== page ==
Philip Taylor: Are you selling the product?

Kim Nimsgern: I am selling it.

Philip Taylor: Awesome. So how did you start selling these?

Kim Nimsgern: Yes. One of the things that my consultant did was help me figure out how to get into these shows, these big shows. Last August which was when I launched it, I went to America’s Mart in Atlanta which is a huge buyer’s show. They have 450,000 buyers come through during this week timeframe. I never done anything like this before. I was in a building that was 13 stories high and in just my little row, there were 10 vendors. It was crazy. It was unbelievable. It was like nothing I’d ever been to before. And I was in a temp so she helped me figure out how to get in and where I needed to be. I was signed up for booth in the temporary. There are some booths there all the time and then there are some small companies like me. Not even all them are small or start up but just come and set up on occasion for shows. America’s Mart will have lots of shows in a year. Six, eight, ten shows in a year. I just went to that one and set up in one of the temporaries. I kind of felt like a mouse in a lion’s den.

Philip Taylor: Yes.

Kim Nimsgern: They all seemed giant and they were watching me as if to say, “Oh, isn’t she entertaining? Isn’t she…” And I’m feeling like anyone, at any point, could just go smash! Smash me like a bug. But they didn’t. One of the things that’s been so cool about this journey is that people really want you to succeed. I was so impressed with how helpful people were. People would talk about situations, talk to me about price points, talk to me about other shows I needed to be at, how to figure out who’s a profitable sales rep. I learned so much there. But more importantly, I sold. I sold products. People were buying it. Lots of pieces—even outside the people around me which, if you’ve never been to anything like this, they literally bring in the whole store. It’s crazy. I was selling from a 4×2 table. Everything I was working from is on the 4×2 table. All we have was my product, the Click N Curl sign behind me, and me! I was placing more orders than the people around me, so that was really pretty cool.

Philip Taylor: Awesome said. Who are these buyers for everyone out there who doesn’t know about it? Buyers for someone works for retail or wholesale outlet that purchases goes out and finds the product that needed to be on the shows, right?

Kim Nimsgern: Right.

Philip Taylor: Who are these buyers? The names we could recognize.

Kim Nimsgern: It was a combination of a lot of salon owners that were there that were looking because they have a retail area in their salons. Gift shops. Interestingly enough, hospital gift shops. I had two hospital gift shops that picked up Click N Curl while I was there. I had lots of several salons as I mentioned. Gosh, it’s been a long time now. Several of them had reordered but some haven’t. But the big one I came through was Linens and Things. You kind of wait for the big boys to come through and that was one of them. They stopped and it was like a 20 second exchange, “I like your product. Here’s my card. Call me when you get done with the show and we’ll talk about where we can go from here.” That was good. But more important than that, what was interesting was sales reps were coming through. I met a couple of key people. One sales rep works with QVC. I’m really anxious about that. We’re waiting until we have generation 2—well, I have been working with that rep, but the good news is that I’ve sold out all of my product. I’m in the process of placing a second order so we’ll be catching up with QVC with the second generation of Click N Curl. But the reason I’ve sold out is the sales rep that I did end up going with does direct marketing sales, catalogue sales. And several catalogues have already picked it up, my biggest selling one is in AmeriMart catalogue called, “Time for Me,” that I’ve been featured in and it’s been going gang busters. They just asked if they could put it on the back cover because it’s been selling so long in their catalogue which is unbelievable at this stage.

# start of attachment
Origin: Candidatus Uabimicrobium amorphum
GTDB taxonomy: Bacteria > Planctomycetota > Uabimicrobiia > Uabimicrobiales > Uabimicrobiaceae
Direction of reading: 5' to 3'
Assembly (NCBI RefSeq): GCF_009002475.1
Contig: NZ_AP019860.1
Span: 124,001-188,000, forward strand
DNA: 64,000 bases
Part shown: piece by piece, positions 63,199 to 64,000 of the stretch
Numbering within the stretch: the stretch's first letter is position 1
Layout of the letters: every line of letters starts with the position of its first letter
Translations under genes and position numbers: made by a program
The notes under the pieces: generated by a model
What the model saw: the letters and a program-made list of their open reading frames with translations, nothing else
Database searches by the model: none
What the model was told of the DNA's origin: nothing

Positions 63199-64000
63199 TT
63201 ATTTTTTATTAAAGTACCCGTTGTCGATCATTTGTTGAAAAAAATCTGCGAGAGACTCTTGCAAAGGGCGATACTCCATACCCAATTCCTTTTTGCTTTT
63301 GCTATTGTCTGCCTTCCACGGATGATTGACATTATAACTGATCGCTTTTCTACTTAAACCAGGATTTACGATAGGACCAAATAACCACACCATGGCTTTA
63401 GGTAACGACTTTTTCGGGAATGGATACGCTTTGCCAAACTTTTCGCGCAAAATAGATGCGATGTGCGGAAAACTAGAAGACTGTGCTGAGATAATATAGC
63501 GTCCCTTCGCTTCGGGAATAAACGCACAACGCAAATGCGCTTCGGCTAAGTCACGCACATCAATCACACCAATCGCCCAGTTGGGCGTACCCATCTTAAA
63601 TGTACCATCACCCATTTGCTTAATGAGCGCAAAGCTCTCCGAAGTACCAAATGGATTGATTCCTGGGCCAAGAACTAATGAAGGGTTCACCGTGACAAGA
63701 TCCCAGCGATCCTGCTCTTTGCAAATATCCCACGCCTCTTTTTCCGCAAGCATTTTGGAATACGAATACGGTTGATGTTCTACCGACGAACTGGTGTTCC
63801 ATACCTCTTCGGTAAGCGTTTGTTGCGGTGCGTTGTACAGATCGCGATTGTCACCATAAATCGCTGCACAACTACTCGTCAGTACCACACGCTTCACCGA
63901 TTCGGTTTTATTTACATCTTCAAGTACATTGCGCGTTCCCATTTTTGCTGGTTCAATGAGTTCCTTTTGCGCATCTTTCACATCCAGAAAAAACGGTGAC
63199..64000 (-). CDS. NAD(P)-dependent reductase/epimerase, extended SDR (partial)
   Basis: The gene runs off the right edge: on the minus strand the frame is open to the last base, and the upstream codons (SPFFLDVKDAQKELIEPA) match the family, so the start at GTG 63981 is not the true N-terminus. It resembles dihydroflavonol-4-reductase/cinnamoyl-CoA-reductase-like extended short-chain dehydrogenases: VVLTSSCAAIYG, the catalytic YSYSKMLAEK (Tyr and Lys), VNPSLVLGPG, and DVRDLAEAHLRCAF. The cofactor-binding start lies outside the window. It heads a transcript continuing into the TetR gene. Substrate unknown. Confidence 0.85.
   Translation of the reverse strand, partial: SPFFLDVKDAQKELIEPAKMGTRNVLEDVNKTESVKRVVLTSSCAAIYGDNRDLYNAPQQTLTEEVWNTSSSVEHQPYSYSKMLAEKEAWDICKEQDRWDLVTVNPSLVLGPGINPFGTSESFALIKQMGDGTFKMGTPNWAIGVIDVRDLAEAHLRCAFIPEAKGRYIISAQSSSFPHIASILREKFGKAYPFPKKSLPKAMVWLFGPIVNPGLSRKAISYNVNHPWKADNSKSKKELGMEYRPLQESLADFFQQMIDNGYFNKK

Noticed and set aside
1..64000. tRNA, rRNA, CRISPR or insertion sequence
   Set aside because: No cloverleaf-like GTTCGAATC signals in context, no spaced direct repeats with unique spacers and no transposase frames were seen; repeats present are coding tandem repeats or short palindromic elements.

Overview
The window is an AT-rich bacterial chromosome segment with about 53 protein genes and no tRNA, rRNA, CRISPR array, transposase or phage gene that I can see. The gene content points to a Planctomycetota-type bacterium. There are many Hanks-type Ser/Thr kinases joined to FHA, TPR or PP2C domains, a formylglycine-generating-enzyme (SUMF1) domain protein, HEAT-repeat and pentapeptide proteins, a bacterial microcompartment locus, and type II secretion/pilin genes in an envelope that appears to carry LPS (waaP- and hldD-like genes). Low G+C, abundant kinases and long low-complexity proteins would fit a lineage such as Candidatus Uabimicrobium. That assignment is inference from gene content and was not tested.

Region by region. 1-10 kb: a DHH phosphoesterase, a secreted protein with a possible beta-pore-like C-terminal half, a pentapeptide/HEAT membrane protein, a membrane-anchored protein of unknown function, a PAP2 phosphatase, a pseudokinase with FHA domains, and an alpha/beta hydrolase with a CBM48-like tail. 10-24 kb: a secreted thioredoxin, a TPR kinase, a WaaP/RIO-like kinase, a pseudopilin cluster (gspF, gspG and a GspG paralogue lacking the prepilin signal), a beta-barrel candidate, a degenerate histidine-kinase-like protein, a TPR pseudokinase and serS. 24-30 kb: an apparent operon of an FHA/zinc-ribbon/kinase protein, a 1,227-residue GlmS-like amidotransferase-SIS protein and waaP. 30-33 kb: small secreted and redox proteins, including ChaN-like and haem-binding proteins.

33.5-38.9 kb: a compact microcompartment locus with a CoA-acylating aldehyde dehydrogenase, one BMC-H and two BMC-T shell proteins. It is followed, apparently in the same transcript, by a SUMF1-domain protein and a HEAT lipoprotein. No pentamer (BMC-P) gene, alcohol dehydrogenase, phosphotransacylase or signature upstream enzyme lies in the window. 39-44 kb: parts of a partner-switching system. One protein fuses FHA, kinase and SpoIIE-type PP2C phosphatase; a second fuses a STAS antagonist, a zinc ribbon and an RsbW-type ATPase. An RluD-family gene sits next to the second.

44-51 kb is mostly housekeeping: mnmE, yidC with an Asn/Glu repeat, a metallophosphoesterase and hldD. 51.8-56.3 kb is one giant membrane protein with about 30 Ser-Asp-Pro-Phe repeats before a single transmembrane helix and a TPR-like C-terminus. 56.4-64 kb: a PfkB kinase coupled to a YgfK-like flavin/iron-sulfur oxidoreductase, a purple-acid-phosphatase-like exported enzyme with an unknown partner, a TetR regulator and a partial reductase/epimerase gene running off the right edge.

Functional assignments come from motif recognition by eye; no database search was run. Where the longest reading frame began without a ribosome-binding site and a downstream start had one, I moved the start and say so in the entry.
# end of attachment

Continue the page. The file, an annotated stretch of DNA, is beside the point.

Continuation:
Philip Taylor: Wow.

Kim Nimsgern: I know. So essentially they have a purchase order for all of my remaining products that I have in stock and that will take us through the end of May for their sales.

Philip Taylor: That’s great.

Kim Nimsgern: I’ve just got to get my next order in and get more product here as soon as possible.

Philip Taylor: In terms of revenue you’d made so far from Click N Curl, what are we talking about in total revenue?

Kim Nimsgern: Oh gosh, I didn’t really prepare for that question.

Philip Taylor: What does it sell for? $35?

Kim Nimsgern: Yes. Different retailers sell it for different amounts. On my website it sells for $39 which is what most retailers are doing. Some will sell a little bit less. Some will sell it for $49 or $50. It depends. But most all of sales have been wholesale, so I’ve more than doubled my investment in terms of what it costs for me in manufacturing. I get about 2.5 percent. So if I paid $5 to manufacture, I’d get $12 per unit.

Philip Taylor: I got you. Two and a half times?

Kim Nimsgern: Yes. Two and a half times.

Philip Taylor: That’s great. So considering you invested $25,000 to $40,000, you may be close to $100,000 in sales?

Kim Nimsgern: Yes. It’ll cover all my costs. And again, keep in mind when I say that I keep my overhead very low. I’m still working from home. My Click N Curls are in my basement when I shipped out. I’ve kept my overhead very low and I try to do as much as I can on my own.

Philip Taylor: Right.

Kim Nimsgern: So it will cover my own costs and still have enough to cover 50 percent of my next order.

Philip Taylor: Does the manufacturer handle packaging for you as well?